GR: You obviously know how to be successful using crowdfunding sites such as Kickstarter. What tips can you give to budding designers when launching a campaign?
SA: For me, I rely heavily on the expertise of my publishers. As a freelance designer, I’m along for the ride. But I’ve learned some tricks and ways to be helpful in the process. Being active in the comment sections is a big thing. If you can get a good discussion there, then it breathes some serious life into the campaign. Helping with interviews and podcasts for marketing is another one. On the publisher side, getting review copies out and having ads on sites like BoardGameGeek.com is essential for a successful board game campaign.
GR: Have you found any negatives to launching on Kickstarter?
SA: Some people avoid Kickstarter, so they might not be interested in your campaign. This is perfectly fine as long as you plan for a post-Kickstarter product life. Many publishers plan for the Kickstarter and then hope the Kickstarter will carry their game into fame. I can assure you that that probably will not happen. After 6-9 months, or whatever the Kickstarter delivery takes, you’ll need another marketing push to get your product out there. So, for Kickstarter, you kinda have to do two ‘Launches’.
GR: What games do you have in your collections, and do I sense a love of ‘Euro Games?’
SA: I have far too many games in my collection, but I love them all. I certainly have a soft spot for European designs, but I love games of all types. I especially like to collect oddball dexterity games. If a new, quirky dexterity game comes on the market, I instantly take notice. I do tend to have games that are light to medium weight, in terms of difficulty. I have a hard time getting a heavy 2-3 hour game to the table that takes 30 minutes to learn. Something that can be learned in less than 10 minutes and be played in 60 minutes is my sweet spot.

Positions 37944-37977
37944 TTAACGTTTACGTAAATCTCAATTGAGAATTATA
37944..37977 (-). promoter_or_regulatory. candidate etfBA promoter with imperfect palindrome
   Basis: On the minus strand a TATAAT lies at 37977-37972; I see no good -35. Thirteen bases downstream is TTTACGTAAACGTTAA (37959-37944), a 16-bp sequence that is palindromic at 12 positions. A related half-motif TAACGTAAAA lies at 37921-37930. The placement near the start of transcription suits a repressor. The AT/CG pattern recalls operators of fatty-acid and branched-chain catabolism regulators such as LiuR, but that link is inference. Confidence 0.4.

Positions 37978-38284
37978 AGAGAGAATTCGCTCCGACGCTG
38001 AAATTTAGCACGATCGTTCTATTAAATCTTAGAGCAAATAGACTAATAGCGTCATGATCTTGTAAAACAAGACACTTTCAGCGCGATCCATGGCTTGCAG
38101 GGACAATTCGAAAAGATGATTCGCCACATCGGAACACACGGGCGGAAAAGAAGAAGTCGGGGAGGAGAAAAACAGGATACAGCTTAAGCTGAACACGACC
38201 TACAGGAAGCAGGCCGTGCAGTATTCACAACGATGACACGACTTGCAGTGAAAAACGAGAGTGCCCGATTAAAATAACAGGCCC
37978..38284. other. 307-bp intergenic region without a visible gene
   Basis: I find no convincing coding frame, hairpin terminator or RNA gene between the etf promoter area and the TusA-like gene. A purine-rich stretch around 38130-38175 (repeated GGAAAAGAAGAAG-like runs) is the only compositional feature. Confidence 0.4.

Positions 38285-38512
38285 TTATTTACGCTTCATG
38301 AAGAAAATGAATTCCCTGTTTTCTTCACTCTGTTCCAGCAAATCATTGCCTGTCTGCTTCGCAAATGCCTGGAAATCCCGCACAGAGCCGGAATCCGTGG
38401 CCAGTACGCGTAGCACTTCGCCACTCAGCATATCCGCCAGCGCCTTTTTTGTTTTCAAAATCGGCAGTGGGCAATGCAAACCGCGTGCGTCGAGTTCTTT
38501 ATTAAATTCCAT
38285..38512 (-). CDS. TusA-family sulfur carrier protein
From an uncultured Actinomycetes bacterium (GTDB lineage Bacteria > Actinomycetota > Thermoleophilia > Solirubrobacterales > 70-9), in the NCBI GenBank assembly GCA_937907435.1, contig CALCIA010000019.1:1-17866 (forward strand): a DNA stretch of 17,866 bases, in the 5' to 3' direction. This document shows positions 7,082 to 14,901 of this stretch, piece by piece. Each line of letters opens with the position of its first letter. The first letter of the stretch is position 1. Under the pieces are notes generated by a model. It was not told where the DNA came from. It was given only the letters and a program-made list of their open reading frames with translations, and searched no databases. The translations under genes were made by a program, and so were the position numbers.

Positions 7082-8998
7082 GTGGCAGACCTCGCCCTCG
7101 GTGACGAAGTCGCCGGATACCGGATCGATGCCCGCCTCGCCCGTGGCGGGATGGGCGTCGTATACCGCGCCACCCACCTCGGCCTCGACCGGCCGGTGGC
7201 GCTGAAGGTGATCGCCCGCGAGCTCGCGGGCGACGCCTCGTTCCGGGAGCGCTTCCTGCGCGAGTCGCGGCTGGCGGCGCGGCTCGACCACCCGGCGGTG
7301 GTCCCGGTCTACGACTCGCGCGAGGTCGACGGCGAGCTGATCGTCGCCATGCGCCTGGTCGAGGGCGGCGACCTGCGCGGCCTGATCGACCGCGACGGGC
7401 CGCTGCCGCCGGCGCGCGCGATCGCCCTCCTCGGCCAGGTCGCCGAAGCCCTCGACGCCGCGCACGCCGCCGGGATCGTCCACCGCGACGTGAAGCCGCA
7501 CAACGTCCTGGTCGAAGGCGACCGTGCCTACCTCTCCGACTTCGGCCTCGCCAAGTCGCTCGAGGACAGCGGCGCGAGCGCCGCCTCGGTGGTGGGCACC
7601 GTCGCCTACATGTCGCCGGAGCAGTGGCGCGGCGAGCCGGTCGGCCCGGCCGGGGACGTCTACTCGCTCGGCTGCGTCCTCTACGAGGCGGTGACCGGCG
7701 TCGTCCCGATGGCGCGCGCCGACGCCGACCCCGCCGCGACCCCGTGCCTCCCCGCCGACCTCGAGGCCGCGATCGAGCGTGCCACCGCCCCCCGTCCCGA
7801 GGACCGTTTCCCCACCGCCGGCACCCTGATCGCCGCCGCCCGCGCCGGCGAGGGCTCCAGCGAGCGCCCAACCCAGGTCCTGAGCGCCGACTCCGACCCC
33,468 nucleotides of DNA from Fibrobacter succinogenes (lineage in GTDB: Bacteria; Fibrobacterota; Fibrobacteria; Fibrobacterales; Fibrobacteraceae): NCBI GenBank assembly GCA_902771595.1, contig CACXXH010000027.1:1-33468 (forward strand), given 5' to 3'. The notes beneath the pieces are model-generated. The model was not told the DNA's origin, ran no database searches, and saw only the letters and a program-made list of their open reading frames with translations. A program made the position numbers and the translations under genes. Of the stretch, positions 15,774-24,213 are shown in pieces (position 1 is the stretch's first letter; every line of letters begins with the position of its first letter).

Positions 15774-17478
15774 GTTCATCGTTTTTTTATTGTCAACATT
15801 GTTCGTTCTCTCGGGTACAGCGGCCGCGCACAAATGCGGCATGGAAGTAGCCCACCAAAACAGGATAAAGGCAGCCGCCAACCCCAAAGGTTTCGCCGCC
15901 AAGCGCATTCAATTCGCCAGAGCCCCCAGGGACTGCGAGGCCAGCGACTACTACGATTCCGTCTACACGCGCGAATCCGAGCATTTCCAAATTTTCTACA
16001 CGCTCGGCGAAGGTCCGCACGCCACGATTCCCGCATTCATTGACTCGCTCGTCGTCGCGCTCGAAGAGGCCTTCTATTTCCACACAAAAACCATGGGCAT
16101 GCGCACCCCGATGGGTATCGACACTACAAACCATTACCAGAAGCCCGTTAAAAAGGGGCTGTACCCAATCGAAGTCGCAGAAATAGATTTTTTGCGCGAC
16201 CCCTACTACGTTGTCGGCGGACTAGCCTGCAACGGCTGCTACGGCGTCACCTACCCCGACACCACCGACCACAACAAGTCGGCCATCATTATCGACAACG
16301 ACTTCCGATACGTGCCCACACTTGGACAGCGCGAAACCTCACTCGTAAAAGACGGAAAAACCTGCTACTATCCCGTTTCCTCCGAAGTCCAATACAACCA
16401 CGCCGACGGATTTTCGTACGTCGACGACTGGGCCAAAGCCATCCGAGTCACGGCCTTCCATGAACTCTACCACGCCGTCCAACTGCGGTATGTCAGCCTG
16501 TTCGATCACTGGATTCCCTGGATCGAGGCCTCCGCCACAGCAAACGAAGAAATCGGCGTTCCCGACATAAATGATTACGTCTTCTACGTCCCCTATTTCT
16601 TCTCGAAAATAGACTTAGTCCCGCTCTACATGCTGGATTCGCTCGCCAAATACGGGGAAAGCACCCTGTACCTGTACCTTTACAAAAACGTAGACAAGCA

GR: Do you agree that there seems to be a bit of a board game revolution happening at the minute? More and more people from of all ages appear to be investing in tabletop games as well as video games? If so, why?
SA: There’s definitely a revolution happening. I think there’s a lot of things going on, and many that I’m not smart enough to articulate. I think with today’s digital world, finding a chance to sit around the table with people and play a game is much to be desired. Also, there’s the sense of discovery for a lot of people. When people think board games they’ll think Monopoly or Risk, and when the world of modern board games are shown to them, they are honestly surprised. Games have come a long way since Monopoly. They aren’t just for kids anymore. No matter the reason, I think it’s a great thing. Not only because I’m in the business of board games, but because it brings so many people together.
GR: If you had unlimited finances to create any game you wish, what type of game would you design and what theme would you use?
SA: I would build a space race game where you actually launch rockets into the air! Hm, now that’s one for Kickstarter!
Those were the thoughts of Scott Almes whose newest game, Island Hopper, is live on Kickstarter now. You can find out more, watch videos about it, and back it HERE.
Don’t go far, as I will soon be reviewing a zombie apocalypse with a twist.